In a small number of cases where units are in receipt of central income annually, it may be appropriate to 'mainstream' the funding into the budget i.e. increase the Target and cease transferring the income. This is neutral overall and can be seen as an accounting adjustment that does not affect the real budget level.

The Finance Office will agree any such mainstreaming with the relevant Head.

Net Direct Expenditure Target

The Underlying Base Target plus or minus the Adjustments above equals the Net Direct Expenditure.

There are no changes to the ECF targets for units in the 2023/24 planning cycle.

The university's share of additional fee income is placed in the University Performance Based Fund (UPBF). In the early years of the fund, applications for disbursements from the Fund were invited. Some of the disbursements were once-off but many were ongoing or multiannual and so are still being funded. The fund is now pre-committed for strategic purposes including the Central Pool Academic Appointments and other enablers of the university strategy. Accordingly there will be no call for funding from the University Performance Based Fund or the UPBF-Minor Works Fund.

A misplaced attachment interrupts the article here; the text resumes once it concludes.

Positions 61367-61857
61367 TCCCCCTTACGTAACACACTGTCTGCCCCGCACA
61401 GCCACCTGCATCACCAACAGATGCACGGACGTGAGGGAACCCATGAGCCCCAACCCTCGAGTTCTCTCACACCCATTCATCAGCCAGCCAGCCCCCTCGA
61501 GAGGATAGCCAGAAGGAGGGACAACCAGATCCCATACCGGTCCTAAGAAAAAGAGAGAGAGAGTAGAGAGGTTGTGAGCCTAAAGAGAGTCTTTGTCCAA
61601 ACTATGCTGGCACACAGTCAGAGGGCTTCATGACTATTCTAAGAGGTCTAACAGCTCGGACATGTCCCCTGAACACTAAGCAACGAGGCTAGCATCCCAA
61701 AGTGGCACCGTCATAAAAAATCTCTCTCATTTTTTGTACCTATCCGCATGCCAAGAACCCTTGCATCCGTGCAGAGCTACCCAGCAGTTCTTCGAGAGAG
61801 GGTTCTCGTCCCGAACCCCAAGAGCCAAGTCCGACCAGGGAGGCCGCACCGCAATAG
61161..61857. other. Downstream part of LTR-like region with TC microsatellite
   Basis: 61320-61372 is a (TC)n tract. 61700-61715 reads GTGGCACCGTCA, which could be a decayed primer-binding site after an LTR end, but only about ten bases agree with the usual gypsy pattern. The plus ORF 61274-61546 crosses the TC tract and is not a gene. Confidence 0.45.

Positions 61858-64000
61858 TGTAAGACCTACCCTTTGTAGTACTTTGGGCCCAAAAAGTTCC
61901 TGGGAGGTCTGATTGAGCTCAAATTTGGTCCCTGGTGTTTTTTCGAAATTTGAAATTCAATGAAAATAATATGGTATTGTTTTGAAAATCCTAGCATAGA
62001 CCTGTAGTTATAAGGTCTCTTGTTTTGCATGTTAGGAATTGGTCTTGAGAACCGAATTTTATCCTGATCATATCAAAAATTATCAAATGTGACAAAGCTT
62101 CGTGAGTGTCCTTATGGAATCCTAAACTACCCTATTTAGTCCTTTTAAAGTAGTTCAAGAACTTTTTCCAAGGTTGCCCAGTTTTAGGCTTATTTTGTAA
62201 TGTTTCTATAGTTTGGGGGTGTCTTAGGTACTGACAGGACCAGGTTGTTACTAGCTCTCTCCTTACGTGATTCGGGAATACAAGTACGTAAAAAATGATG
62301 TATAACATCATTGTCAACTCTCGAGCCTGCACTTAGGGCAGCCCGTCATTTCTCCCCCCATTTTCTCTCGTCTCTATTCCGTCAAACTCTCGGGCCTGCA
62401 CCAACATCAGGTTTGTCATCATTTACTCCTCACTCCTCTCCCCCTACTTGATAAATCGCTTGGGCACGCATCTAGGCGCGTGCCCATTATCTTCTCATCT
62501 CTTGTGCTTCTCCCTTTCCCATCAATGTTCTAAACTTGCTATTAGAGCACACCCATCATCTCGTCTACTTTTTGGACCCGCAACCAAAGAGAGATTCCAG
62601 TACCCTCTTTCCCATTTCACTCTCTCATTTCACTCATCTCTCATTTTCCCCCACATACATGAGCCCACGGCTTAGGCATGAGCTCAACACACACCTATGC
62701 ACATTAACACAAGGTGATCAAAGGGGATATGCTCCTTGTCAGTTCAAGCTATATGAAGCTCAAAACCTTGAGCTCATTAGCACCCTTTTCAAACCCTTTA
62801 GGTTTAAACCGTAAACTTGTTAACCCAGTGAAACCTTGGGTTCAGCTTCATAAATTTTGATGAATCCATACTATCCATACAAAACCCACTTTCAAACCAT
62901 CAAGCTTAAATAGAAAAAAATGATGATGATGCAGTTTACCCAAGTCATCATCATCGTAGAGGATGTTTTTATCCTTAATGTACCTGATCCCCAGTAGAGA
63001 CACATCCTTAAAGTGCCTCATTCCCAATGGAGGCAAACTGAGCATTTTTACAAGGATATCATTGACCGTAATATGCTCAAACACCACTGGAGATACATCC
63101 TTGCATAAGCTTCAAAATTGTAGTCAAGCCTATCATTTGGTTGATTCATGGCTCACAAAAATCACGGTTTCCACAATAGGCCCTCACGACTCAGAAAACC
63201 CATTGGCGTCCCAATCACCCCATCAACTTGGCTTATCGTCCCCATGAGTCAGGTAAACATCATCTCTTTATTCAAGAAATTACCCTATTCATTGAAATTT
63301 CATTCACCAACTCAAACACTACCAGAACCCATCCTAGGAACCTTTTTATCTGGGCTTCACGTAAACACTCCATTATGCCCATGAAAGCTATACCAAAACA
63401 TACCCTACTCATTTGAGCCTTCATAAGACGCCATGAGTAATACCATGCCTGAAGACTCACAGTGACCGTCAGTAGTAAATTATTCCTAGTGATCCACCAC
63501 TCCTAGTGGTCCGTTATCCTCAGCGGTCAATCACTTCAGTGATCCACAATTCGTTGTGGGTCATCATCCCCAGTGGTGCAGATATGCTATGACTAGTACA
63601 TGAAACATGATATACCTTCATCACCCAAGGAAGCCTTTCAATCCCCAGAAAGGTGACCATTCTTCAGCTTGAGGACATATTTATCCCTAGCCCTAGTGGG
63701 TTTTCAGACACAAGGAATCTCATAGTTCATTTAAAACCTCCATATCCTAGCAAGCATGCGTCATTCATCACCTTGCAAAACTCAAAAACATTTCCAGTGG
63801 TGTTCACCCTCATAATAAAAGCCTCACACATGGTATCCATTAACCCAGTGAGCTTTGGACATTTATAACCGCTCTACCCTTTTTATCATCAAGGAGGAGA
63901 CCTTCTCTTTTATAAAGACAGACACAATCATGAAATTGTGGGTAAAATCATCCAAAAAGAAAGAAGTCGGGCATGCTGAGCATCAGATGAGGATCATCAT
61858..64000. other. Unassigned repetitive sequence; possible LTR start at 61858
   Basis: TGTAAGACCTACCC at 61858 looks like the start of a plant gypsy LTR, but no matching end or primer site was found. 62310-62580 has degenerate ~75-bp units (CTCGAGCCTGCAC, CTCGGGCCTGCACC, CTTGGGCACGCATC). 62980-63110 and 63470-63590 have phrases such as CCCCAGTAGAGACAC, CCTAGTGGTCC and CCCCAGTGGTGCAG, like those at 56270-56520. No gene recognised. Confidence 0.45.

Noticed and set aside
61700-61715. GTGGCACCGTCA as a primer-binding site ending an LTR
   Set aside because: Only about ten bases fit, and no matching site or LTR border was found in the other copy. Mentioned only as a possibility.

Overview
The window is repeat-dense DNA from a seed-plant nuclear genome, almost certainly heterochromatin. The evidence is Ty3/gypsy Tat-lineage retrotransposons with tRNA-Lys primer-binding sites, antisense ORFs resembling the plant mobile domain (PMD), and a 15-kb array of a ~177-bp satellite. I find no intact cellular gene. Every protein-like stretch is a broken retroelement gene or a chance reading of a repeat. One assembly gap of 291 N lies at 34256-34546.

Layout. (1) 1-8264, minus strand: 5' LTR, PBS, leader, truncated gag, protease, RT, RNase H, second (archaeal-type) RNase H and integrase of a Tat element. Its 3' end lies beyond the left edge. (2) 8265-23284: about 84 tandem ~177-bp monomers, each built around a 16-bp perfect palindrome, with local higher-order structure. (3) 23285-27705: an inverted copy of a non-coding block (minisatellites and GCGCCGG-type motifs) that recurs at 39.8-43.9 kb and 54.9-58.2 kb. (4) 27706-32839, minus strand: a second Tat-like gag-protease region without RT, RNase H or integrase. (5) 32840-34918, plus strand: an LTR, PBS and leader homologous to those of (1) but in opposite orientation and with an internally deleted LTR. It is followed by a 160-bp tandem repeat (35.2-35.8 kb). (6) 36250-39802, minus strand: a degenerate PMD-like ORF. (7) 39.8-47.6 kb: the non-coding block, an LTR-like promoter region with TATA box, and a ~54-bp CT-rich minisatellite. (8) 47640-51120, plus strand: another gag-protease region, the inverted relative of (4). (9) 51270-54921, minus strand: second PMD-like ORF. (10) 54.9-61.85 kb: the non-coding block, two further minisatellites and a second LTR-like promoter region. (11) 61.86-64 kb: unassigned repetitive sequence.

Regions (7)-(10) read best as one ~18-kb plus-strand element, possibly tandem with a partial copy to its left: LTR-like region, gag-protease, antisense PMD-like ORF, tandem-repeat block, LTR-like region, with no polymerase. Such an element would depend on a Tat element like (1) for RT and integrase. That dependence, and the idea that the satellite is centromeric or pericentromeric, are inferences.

In reality, the average Fee Income for a programme is usually a little bit different to the published fee rate because of circumstances such as students dropping out, students taking more or less than the standard number of credits etc. When planning future fee income we use the average rate rather than the formal published rate, and we use separate averages for EU and NonEU.

Central Pool Academic Appointments should be included in the Staff Plan where an appointment has been made, even if the appointee has not yet commenced.

As schools will receive income for the positions from the university, they are included at 0 cost in school plans. The FTE should be included in the local staff plan.

Potential future appointees in future years should not be included.